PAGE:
New rabbi’s near-miss career was English teacher | Wisconsin Jewish Chronicle

New rabbi’s near-miss career was English teacher


Rabbinical school required Rabbi Jenn Mangold to take a class on clinical pastoral education just once. She took it twice.

“It was my favorite part,” she said – not just the class itself, but also the responsibilities that came with it.

Mangold, who graduated in May from Hebrew Union College – Jewish Institute of Religion, joined Congregation Shalom July 1 as its new assistant rabbi. She joins Senior Rabbi Noah Chertkoff, Rabbi Emeritus Ronald Shapiro, Rabbi Rachel Kaplan Marks and Cantor Karen Berman at the large Reform congregation.

Mangold, originally from New York City’s northern suburbs, was completing her master’s in education at Teachers College of Columbia University in Manhattan when she realized she wanted to be a rabbi.

“I was teaching Dracula to high school students and I realized I’d rather be teaching Torah,” she said. As she pursued her teaching degree, inching closer to becoming an English teacher, she found herself increasingly involved with her original home synagogue in Rockland County, New York.

“I just fell in love with it. I joined the choir. I joined the social action committee,” she said. “Before I knew it my whole life was Judaism.”

Mangold completed her teaching degree, then attended Reform rabbinical school where she took that clinical pastoral education class twice. The class had her on-call to serve as a chaplain at night, to give the hospital chaplain time off by day. A pager was shared among students. Loud enough to roust a sound sleeper out of bed, it could go off any time between 5 p.m. and 8 a.m., if someone in crisis needed a chaplain at The Jewish Hospital ­– Mercy Health in Cincinnati. Class time was for group discussion about the experience; the evening hours, randomly, had her meeting with people in their darkest moments.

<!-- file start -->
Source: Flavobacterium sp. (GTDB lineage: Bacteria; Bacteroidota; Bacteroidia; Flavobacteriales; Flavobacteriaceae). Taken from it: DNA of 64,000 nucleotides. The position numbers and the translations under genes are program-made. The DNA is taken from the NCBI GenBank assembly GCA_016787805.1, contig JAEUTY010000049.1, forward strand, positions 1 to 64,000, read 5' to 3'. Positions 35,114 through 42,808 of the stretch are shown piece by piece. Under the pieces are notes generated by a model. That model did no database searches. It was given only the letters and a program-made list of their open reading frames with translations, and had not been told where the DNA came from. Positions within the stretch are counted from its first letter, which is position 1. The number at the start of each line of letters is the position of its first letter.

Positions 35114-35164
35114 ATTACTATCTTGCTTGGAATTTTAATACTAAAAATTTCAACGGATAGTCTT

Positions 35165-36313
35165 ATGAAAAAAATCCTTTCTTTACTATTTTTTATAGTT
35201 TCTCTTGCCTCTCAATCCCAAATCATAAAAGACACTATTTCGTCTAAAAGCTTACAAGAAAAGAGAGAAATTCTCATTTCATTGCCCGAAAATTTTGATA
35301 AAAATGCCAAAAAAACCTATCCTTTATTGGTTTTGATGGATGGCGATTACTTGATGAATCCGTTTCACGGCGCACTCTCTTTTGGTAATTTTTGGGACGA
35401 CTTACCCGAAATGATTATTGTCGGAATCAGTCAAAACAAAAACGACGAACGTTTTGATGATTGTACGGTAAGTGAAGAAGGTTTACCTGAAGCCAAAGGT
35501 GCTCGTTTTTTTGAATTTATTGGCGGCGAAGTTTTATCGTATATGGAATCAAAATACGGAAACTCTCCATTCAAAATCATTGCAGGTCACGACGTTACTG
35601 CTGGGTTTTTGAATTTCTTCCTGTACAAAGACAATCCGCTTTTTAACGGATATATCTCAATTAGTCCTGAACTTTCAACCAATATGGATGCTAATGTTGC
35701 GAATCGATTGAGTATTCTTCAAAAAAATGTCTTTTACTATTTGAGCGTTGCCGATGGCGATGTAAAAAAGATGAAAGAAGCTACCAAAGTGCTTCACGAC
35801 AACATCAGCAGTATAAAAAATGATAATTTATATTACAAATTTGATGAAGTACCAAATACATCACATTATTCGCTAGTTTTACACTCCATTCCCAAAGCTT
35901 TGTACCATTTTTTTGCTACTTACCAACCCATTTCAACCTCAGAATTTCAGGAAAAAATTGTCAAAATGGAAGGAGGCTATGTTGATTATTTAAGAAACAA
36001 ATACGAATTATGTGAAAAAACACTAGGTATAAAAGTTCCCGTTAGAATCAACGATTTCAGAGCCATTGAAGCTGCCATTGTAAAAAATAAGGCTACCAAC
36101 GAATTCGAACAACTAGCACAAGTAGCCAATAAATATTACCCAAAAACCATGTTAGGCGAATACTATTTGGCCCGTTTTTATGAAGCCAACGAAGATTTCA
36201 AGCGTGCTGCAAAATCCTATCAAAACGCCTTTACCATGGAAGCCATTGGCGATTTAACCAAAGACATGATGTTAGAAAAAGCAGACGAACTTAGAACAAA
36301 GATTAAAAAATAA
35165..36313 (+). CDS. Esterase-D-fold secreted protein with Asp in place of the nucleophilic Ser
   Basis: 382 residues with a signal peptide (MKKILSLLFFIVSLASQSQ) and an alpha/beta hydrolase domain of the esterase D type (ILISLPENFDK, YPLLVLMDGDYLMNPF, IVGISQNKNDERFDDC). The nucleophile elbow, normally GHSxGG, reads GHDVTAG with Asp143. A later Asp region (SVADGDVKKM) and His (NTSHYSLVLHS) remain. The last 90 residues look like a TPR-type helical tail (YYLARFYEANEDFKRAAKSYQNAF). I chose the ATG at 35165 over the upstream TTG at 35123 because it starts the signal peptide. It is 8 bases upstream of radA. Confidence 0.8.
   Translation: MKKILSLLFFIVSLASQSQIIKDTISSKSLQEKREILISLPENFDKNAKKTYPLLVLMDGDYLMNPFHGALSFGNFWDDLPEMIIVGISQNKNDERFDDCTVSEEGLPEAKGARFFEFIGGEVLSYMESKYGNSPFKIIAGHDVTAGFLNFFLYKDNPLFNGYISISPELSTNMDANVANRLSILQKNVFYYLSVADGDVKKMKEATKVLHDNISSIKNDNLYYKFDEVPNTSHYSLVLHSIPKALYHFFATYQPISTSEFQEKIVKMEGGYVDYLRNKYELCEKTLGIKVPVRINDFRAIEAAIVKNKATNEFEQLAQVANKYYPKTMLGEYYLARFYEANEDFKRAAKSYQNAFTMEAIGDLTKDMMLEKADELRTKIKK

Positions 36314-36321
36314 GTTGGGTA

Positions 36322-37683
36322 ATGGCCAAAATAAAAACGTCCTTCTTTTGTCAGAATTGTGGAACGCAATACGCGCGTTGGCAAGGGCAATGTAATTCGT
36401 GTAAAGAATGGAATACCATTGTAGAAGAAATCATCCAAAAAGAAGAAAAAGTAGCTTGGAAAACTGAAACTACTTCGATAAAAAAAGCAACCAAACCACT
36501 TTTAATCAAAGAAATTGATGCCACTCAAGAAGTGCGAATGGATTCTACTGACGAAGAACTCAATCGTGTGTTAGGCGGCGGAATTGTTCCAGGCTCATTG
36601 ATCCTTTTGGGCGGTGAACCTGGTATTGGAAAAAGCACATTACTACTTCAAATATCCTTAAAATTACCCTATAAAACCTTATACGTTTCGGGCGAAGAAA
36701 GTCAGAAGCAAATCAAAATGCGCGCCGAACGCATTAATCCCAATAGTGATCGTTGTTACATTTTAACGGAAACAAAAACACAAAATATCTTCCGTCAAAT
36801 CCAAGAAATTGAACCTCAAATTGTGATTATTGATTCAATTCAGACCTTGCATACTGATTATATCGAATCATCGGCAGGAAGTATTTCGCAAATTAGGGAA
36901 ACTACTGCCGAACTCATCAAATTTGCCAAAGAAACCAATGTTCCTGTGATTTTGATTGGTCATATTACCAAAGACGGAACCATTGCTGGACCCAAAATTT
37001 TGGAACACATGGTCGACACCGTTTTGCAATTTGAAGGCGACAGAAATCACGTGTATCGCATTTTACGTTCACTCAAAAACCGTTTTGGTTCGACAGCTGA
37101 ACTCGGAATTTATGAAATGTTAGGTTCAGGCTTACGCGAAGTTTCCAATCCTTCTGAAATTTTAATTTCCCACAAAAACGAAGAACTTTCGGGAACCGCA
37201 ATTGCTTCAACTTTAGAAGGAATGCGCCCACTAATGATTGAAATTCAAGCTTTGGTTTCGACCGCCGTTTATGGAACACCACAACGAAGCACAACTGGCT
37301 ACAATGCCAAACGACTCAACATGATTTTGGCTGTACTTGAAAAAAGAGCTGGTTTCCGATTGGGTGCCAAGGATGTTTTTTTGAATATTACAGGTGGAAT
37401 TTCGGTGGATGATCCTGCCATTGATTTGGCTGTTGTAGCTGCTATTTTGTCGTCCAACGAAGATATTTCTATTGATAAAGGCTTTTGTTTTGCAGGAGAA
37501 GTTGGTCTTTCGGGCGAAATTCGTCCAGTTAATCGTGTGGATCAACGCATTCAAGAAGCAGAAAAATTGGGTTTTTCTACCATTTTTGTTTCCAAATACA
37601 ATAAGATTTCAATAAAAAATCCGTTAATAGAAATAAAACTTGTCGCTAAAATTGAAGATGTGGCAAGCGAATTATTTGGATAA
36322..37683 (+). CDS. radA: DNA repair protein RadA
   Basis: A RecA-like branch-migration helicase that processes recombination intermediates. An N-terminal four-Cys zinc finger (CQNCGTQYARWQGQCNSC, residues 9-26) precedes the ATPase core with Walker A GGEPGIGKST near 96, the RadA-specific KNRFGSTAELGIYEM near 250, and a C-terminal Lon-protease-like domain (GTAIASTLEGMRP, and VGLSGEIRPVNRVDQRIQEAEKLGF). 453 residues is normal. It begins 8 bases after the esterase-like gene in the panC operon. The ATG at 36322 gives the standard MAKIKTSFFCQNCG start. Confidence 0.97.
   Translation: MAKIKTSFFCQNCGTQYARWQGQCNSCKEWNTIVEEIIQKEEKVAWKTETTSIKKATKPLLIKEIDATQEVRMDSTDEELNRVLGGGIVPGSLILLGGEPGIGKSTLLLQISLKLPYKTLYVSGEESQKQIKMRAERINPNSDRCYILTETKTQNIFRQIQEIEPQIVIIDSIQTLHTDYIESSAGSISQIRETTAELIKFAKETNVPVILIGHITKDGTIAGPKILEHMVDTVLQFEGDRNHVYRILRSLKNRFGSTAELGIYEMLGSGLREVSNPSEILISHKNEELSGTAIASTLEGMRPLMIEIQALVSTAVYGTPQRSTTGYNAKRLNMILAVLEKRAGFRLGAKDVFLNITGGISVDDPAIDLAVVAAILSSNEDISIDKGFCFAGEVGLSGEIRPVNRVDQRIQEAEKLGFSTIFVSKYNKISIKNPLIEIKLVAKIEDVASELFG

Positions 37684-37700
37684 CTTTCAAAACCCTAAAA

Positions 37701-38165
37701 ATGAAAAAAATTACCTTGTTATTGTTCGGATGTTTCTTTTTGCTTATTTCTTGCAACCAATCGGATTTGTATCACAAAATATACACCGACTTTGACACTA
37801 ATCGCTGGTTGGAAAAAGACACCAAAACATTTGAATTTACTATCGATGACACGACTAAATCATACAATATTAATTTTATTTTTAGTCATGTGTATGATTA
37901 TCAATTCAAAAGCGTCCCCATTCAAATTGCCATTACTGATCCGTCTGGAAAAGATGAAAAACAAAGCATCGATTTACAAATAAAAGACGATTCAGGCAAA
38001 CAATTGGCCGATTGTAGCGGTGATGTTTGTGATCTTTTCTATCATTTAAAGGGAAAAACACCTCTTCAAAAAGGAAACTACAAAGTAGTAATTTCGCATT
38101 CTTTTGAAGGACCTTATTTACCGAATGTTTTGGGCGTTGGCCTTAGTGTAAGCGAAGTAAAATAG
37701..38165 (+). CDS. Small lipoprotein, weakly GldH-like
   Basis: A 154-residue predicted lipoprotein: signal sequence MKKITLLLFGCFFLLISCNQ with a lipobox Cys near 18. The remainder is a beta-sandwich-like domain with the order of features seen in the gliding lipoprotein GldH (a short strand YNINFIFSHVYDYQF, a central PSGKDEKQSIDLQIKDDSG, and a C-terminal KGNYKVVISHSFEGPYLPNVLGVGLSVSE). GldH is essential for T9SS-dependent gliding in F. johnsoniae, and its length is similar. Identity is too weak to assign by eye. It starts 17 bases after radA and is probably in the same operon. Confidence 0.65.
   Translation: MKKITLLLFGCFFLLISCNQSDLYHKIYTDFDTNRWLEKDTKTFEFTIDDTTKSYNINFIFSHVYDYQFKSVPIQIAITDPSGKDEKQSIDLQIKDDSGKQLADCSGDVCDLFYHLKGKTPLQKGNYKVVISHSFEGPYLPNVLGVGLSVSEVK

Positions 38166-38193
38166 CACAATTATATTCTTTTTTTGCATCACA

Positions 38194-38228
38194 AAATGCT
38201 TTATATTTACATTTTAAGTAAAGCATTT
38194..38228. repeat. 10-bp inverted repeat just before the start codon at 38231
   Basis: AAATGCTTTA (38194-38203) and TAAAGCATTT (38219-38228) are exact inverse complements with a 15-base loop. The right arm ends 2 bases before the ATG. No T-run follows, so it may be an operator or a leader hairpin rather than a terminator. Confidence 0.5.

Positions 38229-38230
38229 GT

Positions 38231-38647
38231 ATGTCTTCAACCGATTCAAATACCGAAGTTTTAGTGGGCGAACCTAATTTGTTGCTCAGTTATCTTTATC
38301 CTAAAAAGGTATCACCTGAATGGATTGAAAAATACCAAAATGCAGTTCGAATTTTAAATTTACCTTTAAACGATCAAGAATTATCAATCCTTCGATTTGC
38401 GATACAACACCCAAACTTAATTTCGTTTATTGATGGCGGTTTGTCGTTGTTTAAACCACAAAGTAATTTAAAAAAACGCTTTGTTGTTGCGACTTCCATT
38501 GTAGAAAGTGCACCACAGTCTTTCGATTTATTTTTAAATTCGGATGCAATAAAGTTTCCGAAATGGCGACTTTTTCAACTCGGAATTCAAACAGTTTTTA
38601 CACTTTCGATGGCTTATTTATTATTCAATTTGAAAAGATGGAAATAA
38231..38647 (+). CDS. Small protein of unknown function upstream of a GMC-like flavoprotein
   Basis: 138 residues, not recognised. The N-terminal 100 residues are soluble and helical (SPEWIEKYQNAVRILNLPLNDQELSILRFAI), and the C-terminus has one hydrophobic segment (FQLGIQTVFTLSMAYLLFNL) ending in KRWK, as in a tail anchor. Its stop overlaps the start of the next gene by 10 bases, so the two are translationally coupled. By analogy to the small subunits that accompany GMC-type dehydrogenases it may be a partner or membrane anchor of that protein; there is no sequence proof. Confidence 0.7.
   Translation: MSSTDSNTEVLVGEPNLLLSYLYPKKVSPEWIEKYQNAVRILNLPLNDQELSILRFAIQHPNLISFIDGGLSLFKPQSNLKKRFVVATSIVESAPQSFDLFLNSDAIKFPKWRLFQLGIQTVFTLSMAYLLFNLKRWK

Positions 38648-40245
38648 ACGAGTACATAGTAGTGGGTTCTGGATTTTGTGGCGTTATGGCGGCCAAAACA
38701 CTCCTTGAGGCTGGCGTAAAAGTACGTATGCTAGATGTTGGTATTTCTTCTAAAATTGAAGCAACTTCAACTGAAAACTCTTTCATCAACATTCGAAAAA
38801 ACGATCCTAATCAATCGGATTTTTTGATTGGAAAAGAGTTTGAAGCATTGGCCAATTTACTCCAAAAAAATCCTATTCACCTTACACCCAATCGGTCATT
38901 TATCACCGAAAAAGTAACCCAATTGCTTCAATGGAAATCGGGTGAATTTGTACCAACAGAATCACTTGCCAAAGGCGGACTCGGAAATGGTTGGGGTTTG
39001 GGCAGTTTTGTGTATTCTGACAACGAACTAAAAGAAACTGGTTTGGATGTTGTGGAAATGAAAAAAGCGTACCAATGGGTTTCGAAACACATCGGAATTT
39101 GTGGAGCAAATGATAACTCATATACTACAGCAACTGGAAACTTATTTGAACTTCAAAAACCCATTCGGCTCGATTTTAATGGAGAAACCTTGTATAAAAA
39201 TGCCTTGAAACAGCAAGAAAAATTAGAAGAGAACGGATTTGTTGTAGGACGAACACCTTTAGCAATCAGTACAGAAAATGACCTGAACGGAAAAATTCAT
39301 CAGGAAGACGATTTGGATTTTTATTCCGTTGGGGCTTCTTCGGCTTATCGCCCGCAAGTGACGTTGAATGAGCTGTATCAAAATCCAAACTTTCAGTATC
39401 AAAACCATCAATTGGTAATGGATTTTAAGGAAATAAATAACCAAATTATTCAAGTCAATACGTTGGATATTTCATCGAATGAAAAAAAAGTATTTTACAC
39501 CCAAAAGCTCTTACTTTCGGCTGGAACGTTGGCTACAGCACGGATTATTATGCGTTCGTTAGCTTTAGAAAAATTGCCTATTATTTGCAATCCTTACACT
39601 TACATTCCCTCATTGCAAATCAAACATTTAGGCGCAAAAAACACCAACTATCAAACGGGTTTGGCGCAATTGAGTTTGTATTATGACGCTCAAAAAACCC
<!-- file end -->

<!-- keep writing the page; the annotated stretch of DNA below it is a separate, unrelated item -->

“I feel God’s presence in those moments,” she said. “I love being with people during their hardest moments, when they’re sick and they really need holiness.”

Her badge didn’t say “rabbi” or “student,” just “chaplain.” She rarely met with Jewish families. Sometimes, people would ask about her background and she’d say she was a student rabbi.

“At first I wondered … how will I be able to pray with Christians or Muslims?” she said, but she learned through her chaplaincy that her fears were unfounded. “We really have so much in common. You realize that in those moments when someone’s dying, that we’re all human beings.”

Mangold and her husband have moved to Shorewood. Mangold’s service as a student rabbi has taken her to congregations in Fairbanks, Alaska; Jefferson City, Missouri; Worthington, Ohio; Muncie, Indiana; and Columbus, Indiana. Next up, now as a full-fledged rabbi, is Congregation Shalom in Fox Point.

“It seems like a real family here,” she said, adding that she’ll be working with experienced clergy at Shalom. “I’m also really excited to learn from the clergy.”